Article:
A panoramic view of Iguazu Falls along the Brazil-Argentina border. The falls are shared between Iguazú National Park (Argentina) and Iguaçu National Park (Brazil). The two parks were designated UNESCO World Heritage Sites in 1984 and 1986, respectively. The entire waterfall system consists of some 275 falls that flow over several basaltic layers over an 80 m height and along 2.7 km (1.7 mi) of the Iguazu River. The many cascades producing vast sprays of water to create one of the most spectacular waterfalls in the world. The falls are easily reached from either side of the Argentine–Brazilian border.
Another view of Iguaçu Falls (Iguazú Falls) on the Brazil-Argentina border.
The majestic Iguaçu Falls (Iguazú Falls) on the Brazil-Argentine border. The falls are part of a nearly virgin jungle ecosystem surrounded by national parks on both sides of the cascades. The Iguazu River begins in Parana state of Brazil, then crosses a 1,200-km (750 mi) plateau before reaching a series of faults forming the falls.
Trinidade Beach at Paraty, Rio de Janeiro state.
Trinidade Beach at Paraty, Rio de Janeiro state.
O Cristo Redentor (Christ the Redeemer) statue overlooking Rio de Janeiro. The monument, which is 38 m (120 ft) tall and stands on Corcovado Mountain, is made of reinforced concrete and soapstone. Constructed over a period of nine years, the sculpture was dedicated in 1931. In 2007, it was named one of the New Seven Wonders of the World.
Close-up of the O Cristo Redentor (Christ the Redeemer) statue overlooking Rio de Janeiro.
Aquamarine, often called the treasure of mermaids, is mostly found and mined in Brazil, as well as in countries that fall along the Mozambique geological belt in Africa. The biggest aquamarine ever found was in Brazil in 1910, it weighed 110 kg ( 243 lb) and was cut into smaller faceted stones for jewelry. The “Dom Pedro,” the largest single piece of cut-gem aquamarine in the world, was found in a Brazilian pegmatite mine in the late 1980s and is named after Brazil’s first two emperors (both named Pedro). The original crystal weighed roughly 45 kg (100 lb), but during excavation it shattered into three pieces. The largest section, approximately 27 kg (60 lb), was sculpted into an obelisk shape. The obelisk, 35.5 cm (14 in) tall, measuring 10 cm (4 in) across the base and weighing 10,363 carats or 2.1 kg (4.6 lbs), is part of the permanent collection of Smithsonian National Museum of Natural History in Washington, DC. Photo courtesy of the Smithsonian/ Greg Polley.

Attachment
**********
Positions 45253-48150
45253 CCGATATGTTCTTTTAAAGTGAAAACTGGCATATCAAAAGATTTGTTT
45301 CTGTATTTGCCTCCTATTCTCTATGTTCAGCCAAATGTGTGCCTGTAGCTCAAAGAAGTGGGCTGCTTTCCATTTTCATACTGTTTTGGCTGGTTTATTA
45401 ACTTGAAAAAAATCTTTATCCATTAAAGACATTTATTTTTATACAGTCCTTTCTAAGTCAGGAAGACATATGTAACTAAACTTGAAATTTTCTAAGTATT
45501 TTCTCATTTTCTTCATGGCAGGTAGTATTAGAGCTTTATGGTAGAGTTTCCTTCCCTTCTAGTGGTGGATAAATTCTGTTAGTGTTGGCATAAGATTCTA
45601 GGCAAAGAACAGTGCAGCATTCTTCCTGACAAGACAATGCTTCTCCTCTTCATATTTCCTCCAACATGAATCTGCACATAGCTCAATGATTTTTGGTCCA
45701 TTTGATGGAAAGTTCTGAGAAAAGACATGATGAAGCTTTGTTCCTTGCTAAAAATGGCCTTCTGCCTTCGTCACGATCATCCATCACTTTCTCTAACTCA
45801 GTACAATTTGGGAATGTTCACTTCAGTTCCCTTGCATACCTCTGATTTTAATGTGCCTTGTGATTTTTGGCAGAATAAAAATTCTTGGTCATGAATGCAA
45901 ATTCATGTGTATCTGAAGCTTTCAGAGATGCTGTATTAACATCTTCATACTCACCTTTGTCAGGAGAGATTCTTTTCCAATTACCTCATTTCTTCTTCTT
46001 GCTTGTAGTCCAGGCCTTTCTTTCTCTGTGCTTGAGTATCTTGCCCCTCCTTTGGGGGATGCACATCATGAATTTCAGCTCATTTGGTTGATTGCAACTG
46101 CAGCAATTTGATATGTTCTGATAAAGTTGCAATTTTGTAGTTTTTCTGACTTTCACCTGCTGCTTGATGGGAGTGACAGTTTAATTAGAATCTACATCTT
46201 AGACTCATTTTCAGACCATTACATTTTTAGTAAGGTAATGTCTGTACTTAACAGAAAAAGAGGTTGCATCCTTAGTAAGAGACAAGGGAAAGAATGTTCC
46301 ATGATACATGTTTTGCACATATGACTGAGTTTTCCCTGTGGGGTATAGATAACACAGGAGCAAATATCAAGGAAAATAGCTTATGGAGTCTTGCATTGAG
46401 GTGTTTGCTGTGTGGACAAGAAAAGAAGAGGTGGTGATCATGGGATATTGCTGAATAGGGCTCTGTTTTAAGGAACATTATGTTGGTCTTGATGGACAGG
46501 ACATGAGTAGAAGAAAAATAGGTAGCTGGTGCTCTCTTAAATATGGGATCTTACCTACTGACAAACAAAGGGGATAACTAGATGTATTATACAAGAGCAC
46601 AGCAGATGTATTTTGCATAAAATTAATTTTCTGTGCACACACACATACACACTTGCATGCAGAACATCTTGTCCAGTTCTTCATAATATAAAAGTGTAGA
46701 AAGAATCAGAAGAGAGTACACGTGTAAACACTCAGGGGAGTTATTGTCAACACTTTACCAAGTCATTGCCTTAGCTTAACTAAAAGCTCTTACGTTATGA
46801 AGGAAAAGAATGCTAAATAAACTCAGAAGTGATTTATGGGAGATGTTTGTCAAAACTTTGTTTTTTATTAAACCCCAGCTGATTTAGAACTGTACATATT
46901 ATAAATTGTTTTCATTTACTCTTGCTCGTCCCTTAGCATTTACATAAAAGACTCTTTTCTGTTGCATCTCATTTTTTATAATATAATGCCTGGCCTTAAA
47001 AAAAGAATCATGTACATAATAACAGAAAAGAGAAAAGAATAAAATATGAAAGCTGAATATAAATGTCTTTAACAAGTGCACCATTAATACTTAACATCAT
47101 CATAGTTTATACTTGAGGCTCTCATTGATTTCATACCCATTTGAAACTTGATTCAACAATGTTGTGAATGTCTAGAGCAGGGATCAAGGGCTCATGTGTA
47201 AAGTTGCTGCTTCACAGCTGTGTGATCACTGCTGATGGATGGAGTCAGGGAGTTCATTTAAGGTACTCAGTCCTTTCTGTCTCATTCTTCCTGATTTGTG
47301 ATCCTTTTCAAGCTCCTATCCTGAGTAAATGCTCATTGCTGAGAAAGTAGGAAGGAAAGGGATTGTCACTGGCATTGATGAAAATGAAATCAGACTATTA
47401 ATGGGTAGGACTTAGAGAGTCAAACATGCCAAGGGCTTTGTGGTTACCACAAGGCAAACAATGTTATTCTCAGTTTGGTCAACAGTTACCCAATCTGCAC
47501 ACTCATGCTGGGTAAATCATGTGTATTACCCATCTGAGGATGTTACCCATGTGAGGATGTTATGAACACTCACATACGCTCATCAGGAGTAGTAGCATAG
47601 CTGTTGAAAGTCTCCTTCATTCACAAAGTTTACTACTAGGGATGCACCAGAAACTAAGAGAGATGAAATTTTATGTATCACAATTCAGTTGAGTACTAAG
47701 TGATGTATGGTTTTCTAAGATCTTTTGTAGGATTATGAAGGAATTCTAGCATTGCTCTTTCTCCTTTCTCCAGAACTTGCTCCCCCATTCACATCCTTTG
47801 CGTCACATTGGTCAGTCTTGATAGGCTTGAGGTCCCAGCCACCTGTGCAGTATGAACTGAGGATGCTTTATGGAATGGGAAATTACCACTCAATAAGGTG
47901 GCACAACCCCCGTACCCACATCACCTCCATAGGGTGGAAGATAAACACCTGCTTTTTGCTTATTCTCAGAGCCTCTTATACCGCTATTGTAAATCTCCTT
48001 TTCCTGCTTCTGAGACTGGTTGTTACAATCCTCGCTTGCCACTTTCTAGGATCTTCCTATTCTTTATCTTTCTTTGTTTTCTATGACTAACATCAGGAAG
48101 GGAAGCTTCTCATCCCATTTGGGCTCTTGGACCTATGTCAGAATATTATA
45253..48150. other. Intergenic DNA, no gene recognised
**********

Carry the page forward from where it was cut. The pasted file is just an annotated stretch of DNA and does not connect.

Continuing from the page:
Rocas Atoll, here viewed from the International Space Station, is the only atoll in the South Atlantic Ocean. Part of the Fernando de Noronha archipelago, it is located approximately 260 km (160 mi) off the northeastern coast of Brazil. The image clearly captures the defining boundary between the outer algal ridge, the open ocean, and the sandy bottom closer to the atoll’s center. In 1978, Rocas Atoll was named a national biological reserve due to its large populations of migratory and resident seabirds. As the first marine reserve to be established in Brazil, the remote, uninhabited atoll is used strictly for scientific research. An atoll is usually a circular or oval-shaped reef structure with a lagoon in the center. These structures typically form around a volcanic island that has subsided while the coral continues to grow upward. Photo courtesy of NASA.